A considerable body of English consumer protection law continues to be aligned with EU law after Brexit under the European Union (Withdrawal) Act 2018.

Outsourcing

A significant cost in many outsourcings is employee costs associated with the operation of TUPE31 at commencement and termination of an outsourcing. TUPE implements the Acquired Rights Directive32 (ARD). Following Brexit taking effect, if the UK chooses to repeal TUPE, how will this impact upon outsourcing business models?

The impact on outsourcing models of repealing TUPE will depend on what TUPE might be replaced with. Whilst the UK Government has indicated that it will adopt all EU employment legislation in the European Union (Withdrawal) Act 2018 , TUPE itself is an extension of the ARD including reference to Service Provision Changes which do not originate from the ARD. Significant pricing assumptions are made by suppliers based on the similar operation (as implemented by member states) of the ARD across Europe. In addition, the Government has confirmed that there will be no change to employee rights in the short term. However, in the medium to longer term, if TUPE no longer applied in the same form in the UK, those assumptions would need to be revisited, with the result that pricing models might need to vary as between the UK and the rest of the EU. Outsourcing suppliers would need to consider whether freedom from the operation of TUPE provides any opportunity to ‘de-risk’ aspects of their service offering.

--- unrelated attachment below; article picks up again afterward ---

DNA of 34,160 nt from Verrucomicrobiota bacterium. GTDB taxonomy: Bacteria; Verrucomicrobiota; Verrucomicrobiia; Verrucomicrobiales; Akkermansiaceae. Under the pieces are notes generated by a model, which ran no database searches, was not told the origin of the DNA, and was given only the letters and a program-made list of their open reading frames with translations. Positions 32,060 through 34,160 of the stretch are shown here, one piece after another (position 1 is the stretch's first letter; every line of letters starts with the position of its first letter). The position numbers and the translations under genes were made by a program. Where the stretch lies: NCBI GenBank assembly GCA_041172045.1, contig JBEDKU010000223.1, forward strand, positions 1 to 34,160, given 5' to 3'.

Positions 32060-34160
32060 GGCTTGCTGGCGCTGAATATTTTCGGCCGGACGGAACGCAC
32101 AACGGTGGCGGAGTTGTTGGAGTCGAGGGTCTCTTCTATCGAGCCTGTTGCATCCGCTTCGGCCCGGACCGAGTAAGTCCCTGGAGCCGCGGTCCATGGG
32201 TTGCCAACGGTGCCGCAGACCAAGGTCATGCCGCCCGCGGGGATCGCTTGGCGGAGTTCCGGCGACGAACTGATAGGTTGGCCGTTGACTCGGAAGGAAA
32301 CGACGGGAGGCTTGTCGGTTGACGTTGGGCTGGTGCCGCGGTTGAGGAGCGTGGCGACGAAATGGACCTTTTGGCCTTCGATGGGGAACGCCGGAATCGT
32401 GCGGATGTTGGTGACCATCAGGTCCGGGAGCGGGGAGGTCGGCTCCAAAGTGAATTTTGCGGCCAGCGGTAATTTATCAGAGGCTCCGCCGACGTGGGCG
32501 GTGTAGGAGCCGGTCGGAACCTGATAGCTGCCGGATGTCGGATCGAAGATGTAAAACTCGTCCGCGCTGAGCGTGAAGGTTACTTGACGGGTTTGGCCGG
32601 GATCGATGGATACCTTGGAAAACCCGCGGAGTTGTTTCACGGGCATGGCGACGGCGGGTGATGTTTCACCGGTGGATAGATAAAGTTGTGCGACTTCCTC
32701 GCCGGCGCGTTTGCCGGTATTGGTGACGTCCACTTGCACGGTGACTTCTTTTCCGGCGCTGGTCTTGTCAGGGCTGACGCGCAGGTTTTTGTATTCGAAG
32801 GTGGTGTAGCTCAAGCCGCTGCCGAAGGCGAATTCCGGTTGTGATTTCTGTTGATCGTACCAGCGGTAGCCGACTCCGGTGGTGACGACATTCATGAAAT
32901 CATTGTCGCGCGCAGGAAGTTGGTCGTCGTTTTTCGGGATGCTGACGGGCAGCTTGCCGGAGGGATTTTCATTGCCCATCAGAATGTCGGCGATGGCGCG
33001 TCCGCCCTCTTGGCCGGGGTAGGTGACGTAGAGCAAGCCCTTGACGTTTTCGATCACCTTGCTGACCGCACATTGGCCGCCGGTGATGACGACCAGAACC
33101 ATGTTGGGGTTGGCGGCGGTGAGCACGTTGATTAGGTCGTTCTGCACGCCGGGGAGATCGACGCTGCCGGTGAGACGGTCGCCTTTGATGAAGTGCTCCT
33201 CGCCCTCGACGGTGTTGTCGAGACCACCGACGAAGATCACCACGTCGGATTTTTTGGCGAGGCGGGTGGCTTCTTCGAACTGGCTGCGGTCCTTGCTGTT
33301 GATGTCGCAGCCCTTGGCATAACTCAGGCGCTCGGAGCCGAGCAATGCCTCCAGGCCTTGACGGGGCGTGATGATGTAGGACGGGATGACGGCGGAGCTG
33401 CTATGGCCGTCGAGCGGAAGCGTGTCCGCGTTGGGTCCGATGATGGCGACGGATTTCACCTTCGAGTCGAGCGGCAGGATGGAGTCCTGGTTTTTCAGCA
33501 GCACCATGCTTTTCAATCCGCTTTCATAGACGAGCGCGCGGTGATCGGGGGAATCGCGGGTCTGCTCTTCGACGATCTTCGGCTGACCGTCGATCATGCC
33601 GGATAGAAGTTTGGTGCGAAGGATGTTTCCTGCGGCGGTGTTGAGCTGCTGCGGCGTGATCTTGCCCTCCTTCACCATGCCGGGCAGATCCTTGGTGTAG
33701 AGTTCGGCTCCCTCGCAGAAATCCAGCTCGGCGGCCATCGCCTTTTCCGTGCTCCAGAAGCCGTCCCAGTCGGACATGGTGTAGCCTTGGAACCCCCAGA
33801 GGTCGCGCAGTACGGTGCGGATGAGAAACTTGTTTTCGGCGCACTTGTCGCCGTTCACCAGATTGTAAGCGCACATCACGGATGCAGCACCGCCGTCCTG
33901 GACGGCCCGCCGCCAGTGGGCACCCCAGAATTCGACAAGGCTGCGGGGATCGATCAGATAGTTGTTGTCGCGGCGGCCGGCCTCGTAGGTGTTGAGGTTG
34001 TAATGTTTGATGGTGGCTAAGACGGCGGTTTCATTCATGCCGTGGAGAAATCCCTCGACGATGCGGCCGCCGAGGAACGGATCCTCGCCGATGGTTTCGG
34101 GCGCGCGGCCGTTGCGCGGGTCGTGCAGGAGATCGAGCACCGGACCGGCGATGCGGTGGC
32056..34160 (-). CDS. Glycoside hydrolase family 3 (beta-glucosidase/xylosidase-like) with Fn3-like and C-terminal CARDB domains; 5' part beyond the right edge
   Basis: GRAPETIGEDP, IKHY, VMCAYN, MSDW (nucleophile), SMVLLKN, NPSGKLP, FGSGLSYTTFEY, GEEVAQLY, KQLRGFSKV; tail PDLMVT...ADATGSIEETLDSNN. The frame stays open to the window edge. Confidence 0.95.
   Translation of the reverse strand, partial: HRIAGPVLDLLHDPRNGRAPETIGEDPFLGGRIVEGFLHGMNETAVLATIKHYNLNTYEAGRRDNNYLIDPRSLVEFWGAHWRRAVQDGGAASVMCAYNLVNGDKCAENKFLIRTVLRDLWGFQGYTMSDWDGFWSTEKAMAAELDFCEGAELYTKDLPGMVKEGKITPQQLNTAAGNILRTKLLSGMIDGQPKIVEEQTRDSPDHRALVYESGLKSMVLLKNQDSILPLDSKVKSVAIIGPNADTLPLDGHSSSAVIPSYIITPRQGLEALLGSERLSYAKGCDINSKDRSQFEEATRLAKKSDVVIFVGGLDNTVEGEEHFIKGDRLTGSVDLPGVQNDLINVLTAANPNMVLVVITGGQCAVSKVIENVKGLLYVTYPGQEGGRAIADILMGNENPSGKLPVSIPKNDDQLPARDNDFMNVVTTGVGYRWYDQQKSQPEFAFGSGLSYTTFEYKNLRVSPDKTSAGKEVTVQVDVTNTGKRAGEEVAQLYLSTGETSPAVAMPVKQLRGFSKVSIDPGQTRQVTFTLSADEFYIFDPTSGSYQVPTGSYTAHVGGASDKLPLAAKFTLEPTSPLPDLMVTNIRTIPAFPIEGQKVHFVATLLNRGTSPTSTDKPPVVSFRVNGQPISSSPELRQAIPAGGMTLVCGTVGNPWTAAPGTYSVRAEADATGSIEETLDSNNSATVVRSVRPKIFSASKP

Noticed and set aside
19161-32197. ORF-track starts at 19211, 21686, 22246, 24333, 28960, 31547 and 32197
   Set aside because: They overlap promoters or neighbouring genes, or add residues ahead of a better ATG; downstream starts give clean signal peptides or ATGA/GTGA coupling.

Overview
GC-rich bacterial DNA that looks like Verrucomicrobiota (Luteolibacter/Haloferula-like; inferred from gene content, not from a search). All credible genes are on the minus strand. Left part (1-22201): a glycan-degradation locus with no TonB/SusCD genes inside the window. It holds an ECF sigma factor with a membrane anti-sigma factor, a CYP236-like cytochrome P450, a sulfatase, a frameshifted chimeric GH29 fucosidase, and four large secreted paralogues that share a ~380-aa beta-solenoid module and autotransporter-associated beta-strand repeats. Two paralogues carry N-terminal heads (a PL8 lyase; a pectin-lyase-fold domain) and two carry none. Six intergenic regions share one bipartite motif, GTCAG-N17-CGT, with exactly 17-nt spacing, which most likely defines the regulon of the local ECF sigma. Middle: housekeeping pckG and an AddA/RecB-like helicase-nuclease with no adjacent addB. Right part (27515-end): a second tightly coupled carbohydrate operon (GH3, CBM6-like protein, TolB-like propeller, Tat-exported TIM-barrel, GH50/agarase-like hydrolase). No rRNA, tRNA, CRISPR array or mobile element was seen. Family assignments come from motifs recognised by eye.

Intellectual property rights

What will happen to (a) patent rights; (b) trade mark rights; and (c) design rights; (d) copyright, (e) database rights; and (f) EU Top level domain names following Brexit taking effect?

a. Patent right

The current system of national patent protection obtained through the UK Intellectual Property Office (UKIPO) or the European Patent Office (this is not an EU institution) will remain unchanged.